||Issue No. 334||24 November 2006|
It’s Who The Economy Works For, Stupid
Interview: Common Ground
Industrial: A Low Act
Unions: The Number of the Least
Politics: The Smoking Gun
Economics: Microcredit, Compulsory Superannuation and Inequality
Environment: Low Voltage
History: The Art of Social Justice
Review: Work’s Unhealthy Appetite
Culture: A Forgotten Poet
Silver Lining to Qantas Storm
The Qantas pilots’ union, AIPA, is approaching the private consortium, including Macquarie Bank and Texas Pacific Group in a bid to take a stake in the deal which they say could restore standards to the airline.
In a circular to members this week, AIPA president Ian Woods says that the failure of low cost international airlines overseas places real questions over the JetStar international bventure being pursued by the current board.
"The presence of these funds, whether they make a bid for Qantas, or merely keep a watching brief, will be significant - and not necessarily against the interests of AIPA members," Woods says.
"We are in a position where, on issue after issue we are defending the standards of the airline and where the presence - or threat - of private equity funds may impose a new discipline on these sorts of decisions, then they could be a positive influence."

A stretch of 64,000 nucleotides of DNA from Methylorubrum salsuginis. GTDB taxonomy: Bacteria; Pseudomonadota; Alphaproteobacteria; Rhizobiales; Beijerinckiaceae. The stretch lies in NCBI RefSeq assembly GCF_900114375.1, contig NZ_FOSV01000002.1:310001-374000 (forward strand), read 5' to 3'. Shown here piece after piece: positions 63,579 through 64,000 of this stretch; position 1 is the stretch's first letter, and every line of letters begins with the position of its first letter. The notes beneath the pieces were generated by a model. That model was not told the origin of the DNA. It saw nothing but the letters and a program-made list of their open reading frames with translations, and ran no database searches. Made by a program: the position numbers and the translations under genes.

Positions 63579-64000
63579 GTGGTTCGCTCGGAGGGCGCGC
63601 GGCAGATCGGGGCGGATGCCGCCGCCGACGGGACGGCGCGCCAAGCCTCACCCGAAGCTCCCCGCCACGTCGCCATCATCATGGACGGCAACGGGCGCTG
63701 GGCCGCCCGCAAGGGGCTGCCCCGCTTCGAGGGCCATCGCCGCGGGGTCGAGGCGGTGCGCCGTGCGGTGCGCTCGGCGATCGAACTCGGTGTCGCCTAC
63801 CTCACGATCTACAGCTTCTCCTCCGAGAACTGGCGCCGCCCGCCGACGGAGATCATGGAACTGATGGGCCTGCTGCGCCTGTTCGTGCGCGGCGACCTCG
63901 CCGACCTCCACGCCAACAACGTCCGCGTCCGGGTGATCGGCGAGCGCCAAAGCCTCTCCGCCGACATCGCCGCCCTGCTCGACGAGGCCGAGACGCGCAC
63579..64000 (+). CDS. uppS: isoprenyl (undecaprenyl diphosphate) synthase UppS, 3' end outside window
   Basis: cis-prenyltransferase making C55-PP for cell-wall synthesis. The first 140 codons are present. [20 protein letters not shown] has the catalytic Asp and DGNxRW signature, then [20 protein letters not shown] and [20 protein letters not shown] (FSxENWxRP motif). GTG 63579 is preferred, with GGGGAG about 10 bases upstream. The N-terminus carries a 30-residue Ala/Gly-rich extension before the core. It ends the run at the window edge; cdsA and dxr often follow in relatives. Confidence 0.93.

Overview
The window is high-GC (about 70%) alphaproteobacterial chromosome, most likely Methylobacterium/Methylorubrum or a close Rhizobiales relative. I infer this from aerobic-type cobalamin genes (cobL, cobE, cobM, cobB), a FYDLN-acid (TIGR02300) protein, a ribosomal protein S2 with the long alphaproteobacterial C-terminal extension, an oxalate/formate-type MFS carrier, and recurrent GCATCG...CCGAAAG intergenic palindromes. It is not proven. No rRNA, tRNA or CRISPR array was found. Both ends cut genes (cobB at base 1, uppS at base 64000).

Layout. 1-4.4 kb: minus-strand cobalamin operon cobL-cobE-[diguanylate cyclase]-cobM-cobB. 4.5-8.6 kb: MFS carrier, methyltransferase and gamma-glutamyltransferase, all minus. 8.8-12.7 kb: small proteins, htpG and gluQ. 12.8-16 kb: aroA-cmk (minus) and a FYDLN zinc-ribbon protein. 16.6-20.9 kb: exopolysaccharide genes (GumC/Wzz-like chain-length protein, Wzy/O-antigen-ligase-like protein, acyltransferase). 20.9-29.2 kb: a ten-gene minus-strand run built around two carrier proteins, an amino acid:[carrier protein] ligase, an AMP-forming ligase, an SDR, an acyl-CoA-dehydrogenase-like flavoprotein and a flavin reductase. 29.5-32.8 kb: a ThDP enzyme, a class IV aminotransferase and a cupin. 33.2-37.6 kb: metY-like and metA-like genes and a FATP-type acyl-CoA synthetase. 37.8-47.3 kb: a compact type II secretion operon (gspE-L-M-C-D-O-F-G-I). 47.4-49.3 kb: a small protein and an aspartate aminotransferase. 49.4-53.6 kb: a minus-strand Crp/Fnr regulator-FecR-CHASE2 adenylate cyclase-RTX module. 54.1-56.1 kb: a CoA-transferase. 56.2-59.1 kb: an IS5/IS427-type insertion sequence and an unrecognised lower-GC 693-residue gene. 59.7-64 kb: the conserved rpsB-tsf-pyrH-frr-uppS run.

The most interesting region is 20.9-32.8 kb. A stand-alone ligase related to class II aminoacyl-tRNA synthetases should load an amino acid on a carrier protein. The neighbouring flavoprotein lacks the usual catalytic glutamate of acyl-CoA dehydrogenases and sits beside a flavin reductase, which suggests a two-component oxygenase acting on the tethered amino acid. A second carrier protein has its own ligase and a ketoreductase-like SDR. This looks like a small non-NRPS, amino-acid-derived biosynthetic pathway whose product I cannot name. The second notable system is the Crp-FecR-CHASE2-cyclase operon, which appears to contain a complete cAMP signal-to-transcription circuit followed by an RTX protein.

Other unions have been more wary of the bid, the AMWU calling on Prime Minister John Howard to protect Australia's national interest by intervening to ensure no jobs were lost in any QANTAS take-over.
AMWU National Secretary Doug Cameron says QANTAS was an Australian icon and that Australian workers, share-holders and customers would suffer if air-craft maintenance work was to shift off-shore.
"There should be a national interest test for any take-over of QANTAS," said Mr. Cameron. "QANTAS should not be sacrificed to the millionaires club at Macquarie Bank or any other take-over prospect that might move in and slash Australian jobs."
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